On March 9, 2019, I was taken by a vivid dream.  A client wanted the Priestly Blessing inscribed and concealed inside a plain silver cuff for his daughter.  When I awoke, “A Sabbath Prayer” from Fiddler on the Roof was ringing in my ears.  I couldn’t fall back asleep.  

I am descended from the “Kohainim” and could administer the Priestly Blessing.  I decided to research it while in bed. 


May the Source bless you and protect you!
May the Source deal kindly and graciously with you!
May the Source bestow favor upon you and grant you peace!


As I reread it, I felt the power of this prayer.  I felt my client wanting G-d to bless his daughter.  Who wouldn’t want to be blessed in this way?  I noted the associated hand gestures.  They make the shape of the letter, Shin, symbolizing Shaddai—the nurturing aspect of G-d.  This was an important artistic idea for me to explore.

The next day, I mulled how to transfer the lettering onto the metal.  I wondered too whether this was what my client might want, or whether the dream was a reflection of my own artistic and spiritual growth.

That night, the dream recurred. I found my journal and wrote:

I keep dreaming about the Priestly Blessing bracelet. . .   My husband was helping me decide which clear protective goggles to etch the Hebrew words on.  My assistant (a stranger) helped because we were going to mass produce them.  She kept referring to [The Client’s] family, saying they were “going to order a few million pairs of these goggles. That’s the rumor we’re going to start, so we can drum up interest for the piece.”  I bent down, looked her square in the eyes and said “You don’t understand.  There’s no scandal here.  This isn’t about rumors.  This piece is about the place where each of us is everything and nothing.”  What a powerful moment.

Upon awakening, I knew I would make this object.  Although I like offering a plain bracelet with the prayer inside, I also wanted to make some with a design.  

Here are the two pencil drawn designs I created:  







I was overcome with the joy of the creative process. It used all of my metalsmith skills.  I was cutting, piercing, doing wirework, granulation, using the hydraulic press, rivets, and more.  The pieces unfolded as I was creating them.  One mold per bracelet was insufficient. Design elements would be cast separately.  The cuff would be cast in sterling or bronze—sold plain.  But I could also offer the piece with the “gate” or “wirework” in contrasting metal like bronze or gold.  The focal shin would have its own mold, cast in silver or gold.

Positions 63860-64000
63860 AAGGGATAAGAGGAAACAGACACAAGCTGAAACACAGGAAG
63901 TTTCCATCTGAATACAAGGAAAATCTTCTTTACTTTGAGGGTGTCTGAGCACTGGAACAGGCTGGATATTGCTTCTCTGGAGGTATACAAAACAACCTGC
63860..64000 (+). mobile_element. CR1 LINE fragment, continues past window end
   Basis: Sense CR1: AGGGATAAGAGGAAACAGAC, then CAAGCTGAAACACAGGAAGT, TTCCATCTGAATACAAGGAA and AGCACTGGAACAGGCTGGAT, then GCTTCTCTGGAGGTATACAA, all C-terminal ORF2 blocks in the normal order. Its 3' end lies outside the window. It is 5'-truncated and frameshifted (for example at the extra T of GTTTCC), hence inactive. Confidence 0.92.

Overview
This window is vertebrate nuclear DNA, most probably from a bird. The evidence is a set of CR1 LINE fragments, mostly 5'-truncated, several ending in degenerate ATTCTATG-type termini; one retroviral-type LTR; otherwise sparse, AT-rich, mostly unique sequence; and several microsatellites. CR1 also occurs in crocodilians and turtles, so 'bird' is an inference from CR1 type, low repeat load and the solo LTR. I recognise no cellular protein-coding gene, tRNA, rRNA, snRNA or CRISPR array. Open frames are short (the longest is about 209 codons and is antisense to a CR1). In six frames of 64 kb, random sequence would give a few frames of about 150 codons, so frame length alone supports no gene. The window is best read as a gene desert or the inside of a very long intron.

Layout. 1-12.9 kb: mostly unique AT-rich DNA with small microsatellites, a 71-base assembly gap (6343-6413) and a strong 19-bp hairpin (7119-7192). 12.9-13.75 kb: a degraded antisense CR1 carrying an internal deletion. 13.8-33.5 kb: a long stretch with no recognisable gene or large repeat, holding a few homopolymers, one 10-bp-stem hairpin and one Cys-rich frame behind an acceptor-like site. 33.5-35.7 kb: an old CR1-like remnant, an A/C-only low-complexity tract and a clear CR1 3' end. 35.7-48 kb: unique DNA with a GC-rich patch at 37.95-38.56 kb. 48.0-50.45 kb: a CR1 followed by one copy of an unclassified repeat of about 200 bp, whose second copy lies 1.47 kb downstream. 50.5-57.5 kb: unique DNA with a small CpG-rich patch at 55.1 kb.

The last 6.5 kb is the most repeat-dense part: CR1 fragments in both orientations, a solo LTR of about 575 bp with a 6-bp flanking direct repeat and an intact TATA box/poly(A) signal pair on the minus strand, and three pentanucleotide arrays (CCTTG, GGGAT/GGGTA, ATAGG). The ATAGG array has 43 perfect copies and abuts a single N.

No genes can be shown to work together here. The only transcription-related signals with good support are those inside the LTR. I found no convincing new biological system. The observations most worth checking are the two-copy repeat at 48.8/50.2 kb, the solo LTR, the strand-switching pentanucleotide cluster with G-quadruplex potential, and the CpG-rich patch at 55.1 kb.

Two months after my dreams, I contacted my client, curious whether he’d want the bracelet for his daughter(s) and if he was interested in joining my creative process.  He responded immediately: “Like in a mezuzah, you can’t have the YHVH on a bracelet unless it’s removed before going into a bathroom.”  He referred me to an Orthodox rabbi who agreed: 

“Maimonides in his responsa (teshuvot 268) is very strict in general with writing passages from the Torah on jewelry and garments, even on a tallit for a number of reasons that he details. Primarily because of the concern people will not cover it or remove it before entering restrooms, and it is forbidden to bring holy writings into bathrooms etc. (Unless properly covered).” 

Since the bracelets will be used as amulets and for educational purposes, and the name of G-d is concealed inside the wearer’s wrist, I felt confident I was on the right path.  However, I was grateful for the advice and pledged to provide a cloth bag, so it could be removed and stored properly.  My Judaica comes with a tag with midrash, teachings, and inspiration.  This piece would have instructions on how it’s intended for wear.  I confirmed with the rabbi that bronze is a suitable metal.  By the time we hung up, he gave his blessing.

Above are the copper masters I shipped to my caster. 

I sent pictures to the client and asked for feedback.  He said, “Looks great. Especially for Jewish Wonder Woman.”  Although he won’t order the bracelets now, he inspired me and made sure Jewish Laws are respected for art of this nature. 

Once the first round of castings are finished, I’ll solder the copper masters and order one more set of molds so that I can offer bracelets in one metal.  I want them to be available in a variety of price points.  When they’re finished, they’ll be professionally photographed.

The bracelets will be ready in time for the High Holidays.  I will send out information about them as soon as possible.





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